Theo Epstein -- who received an ovation 17 seconds shorter than Francona, but who’s counting -- reminisced about the Red Sox ownership group that took a chance on a young kid who wasn’t necessarily the ideal candidate to take over as GM of a team, but now that’s helped him build the Chicago Cubs into a winning franchise and establish a great working environment.

This October marks 13 years since the ’04 championship, 10 years since ’07 and six years since the pair left Boston. Without question they’ve left their mark on the city and forever changed Red Sox baseball.

And while the fans showed their undying gratitude for Francona with an ovation almost as long as his acceptance speech, the Indians manager recognized the favor the current Red Sox brass has done for him.

“I’d like to thank Dave Dombrowski and the Red Sox for getting Chris Sale the hell out of the Central Division,” Francona said.

Offseason just like any other for Bogaerts

Offseason just like any other for Bogaerts

BOSTON -- At first, 2016 seemed like the “Year of Xander.” It turned out to be the “Year of Mookie,” with Bogaerts dropping off a little as the season progressed.

The Red Sox shortstop saw his average peak at .359 on June 12. At that point he’d played in 61 games, hit eight home runs, 20 doubles and knocked in 44 runs. Although Mookie Betts had six more home runs and three more RBI in that same span, Bogaerts had six more doubles and was hitting 69 points higher.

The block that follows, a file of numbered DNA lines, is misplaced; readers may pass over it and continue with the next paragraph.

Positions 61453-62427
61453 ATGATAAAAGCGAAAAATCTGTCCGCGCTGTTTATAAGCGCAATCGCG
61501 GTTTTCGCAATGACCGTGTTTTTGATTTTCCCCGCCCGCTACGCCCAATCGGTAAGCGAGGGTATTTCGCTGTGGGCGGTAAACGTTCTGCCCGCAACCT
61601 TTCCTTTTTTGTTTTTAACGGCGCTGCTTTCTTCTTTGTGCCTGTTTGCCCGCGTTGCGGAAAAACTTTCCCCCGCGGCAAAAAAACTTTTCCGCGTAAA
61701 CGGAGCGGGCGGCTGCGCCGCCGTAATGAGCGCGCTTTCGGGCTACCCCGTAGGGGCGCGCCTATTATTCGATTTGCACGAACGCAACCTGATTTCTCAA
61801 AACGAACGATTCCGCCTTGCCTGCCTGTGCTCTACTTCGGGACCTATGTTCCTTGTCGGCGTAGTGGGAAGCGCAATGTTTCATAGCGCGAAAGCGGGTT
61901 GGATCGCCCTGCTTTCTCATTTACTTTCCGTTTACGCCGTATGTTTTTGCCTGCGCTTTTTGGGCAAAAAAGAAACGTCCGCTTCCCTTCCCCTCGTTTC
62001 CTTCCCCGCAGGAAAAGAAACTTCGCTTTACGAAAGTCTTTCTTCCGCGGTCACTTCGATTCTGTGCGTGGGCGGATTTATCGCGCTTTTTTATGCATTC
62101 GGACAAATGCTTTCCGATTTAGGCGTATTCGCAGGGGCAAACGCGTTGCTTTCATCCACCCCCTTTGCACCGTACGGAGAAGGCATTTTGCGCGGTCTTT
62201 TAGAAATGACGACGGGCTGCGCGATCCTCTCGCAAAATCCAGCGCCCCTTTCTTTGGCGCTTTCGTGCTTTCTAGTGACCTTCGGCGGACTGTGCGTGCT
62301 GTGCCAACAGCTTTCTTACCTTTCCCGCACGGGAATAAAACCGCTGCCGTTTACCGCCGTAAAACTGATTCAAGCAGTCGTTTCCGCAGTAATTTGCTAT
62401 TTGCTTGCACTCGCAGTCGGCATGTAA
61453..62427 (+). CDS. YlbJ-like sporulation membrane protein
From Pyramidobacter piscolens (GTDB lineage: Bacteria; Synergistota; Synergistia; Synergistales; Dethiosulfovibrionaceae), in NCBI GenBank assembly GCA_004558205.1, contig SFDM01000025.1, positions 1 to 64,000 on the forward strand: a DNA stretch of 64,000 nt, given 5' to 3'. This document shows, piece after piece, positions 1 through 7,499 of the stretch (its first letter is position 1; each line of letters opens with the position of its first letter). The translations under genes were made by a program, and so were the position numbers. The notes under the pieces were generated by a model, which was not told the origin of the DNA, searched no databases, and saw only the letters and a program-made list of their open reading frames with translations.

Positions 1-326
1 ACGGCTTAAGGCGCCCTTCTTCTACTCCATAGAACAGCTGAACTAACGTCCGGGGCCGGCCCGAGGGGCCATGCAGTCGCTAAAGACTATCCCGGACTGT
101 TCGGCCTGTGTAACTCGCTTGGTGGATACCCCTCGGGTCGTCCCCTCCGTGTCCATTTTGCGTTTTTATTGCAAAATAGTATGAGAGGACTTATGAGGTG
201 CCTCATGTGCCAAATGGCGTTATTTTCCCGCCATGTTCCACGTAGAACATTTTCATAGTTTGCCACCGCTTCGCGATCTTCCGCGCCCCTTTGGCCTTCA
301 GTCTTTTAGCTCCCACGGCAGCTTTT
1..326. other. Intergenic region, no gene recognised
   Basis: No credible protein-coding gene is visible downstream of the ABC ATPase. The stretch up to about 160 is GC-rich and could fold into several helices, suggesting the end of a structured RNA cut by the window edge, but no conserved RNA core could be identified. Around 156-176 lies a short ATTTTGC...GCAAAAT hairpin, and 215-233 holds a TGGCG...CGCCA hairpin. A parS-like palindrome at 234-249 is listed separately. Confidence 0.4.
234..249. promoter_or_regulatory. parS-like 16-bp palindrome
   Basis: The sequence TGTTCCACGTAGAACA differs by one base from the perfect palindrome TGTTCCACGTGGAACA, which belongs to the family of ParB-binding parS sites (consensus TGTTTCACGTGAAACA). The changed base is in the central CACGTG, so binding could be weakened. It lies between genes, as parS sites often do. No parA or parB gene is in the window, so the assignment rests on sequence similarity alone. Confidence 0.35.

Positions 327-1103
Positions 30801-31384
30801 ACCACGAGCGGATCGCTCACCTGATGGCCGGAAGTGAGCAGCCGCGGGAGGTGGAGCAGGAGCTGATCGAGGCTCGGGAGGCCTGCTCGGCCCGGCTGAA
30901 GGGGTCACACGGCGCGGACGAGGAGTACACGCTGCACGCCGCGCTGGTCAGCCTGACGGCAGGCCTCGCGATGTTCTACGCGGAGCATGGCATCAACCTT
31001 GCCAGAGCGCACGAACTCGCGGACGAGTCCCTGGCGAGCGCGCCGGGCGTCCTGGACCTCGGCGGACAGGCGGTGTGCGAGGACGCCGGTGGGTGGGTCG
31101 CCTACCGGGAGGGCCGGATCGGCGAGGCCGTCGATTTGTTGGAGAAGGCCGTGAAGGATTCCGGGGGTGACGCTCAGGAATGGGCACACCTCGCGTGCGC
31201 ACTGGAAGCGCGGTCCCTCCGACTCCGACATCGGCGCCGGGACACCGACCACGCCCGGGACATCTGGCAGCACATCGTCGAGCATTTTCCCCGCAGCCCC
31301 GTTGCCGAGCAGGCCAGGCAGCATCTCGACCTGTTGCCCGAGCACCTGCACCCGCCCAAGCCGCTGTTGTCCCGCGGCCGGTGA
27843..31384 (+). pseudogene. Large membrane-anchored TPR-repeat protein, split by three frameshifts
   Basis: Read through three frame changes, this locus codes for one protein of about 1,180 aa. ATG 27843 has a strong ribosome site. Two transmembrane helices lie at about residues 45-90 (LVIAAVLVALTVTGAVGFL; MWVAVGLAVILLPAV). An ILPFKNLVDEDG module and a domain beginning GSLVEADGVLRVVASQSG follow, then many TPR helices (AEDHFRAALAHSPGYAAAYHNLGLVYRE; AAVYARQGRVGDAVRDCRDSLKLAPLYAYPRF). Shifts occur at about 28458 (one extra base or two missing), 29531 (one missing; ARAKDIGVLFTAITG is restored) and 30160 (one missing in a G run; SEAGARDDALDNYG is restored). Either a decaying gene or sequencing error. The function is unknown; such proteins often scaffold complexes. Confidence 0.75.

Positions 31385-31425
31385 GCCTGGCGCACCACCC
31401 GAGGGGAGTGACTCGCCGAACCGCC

The two were already locks for the All-Star Game and Bogaerts still had the edge in early MVP talk.

Then things took a turn after the very day Bogaerts saw his average peak.

Over the next 61 games, Bogaerts still managed seven homers, but only had six doubles and 27 RBI, watching his average drop to .307 by the end of that stretch. At first glance, .307 doesn’t seem like an issue, but he dropped 52 points after hitting .253 in that span.

And in his remaining 35 games, Bogaerts only hit .248 -- although he did have six homers.

But throughout it all, Bogaerts never seemed fazed by it. With pitchers and catchers reporting in less than a month, Bogaerts still isn’t worried about the peaks and valleys.

“You go through it as a player, the only one’s who don’t go through that are the ones not playing,” Bogaerts told before the Boston baseball writers' dinner Thursday. “I just gotta know you’re going to be playing good for sometime, you’re going to be playing bad for sometime.

“Just try to a lot more better times than bad times. It’s just a matter of trusting yourself, trusting your abilities and never doubting yourself. Obviously, you get a lot of doubts when you’re playing bad, but you just be even keeled with whatever situation is presented.”

Bogaerts level head is something often noted by coaches and his teammates, carrying through the days he finds himself lunging left and right for pitches. That’s also carried him through the offseason while maintaining the same preparation from past seasons -- along with putting on some weight.

“I don’t know how much I put on, but I feel strong,” Bogaerts said to “I mean, I look strong in the mirror.

“Hopefully, I’m in a good position when the season comes because I know I’ll lose [the weight].”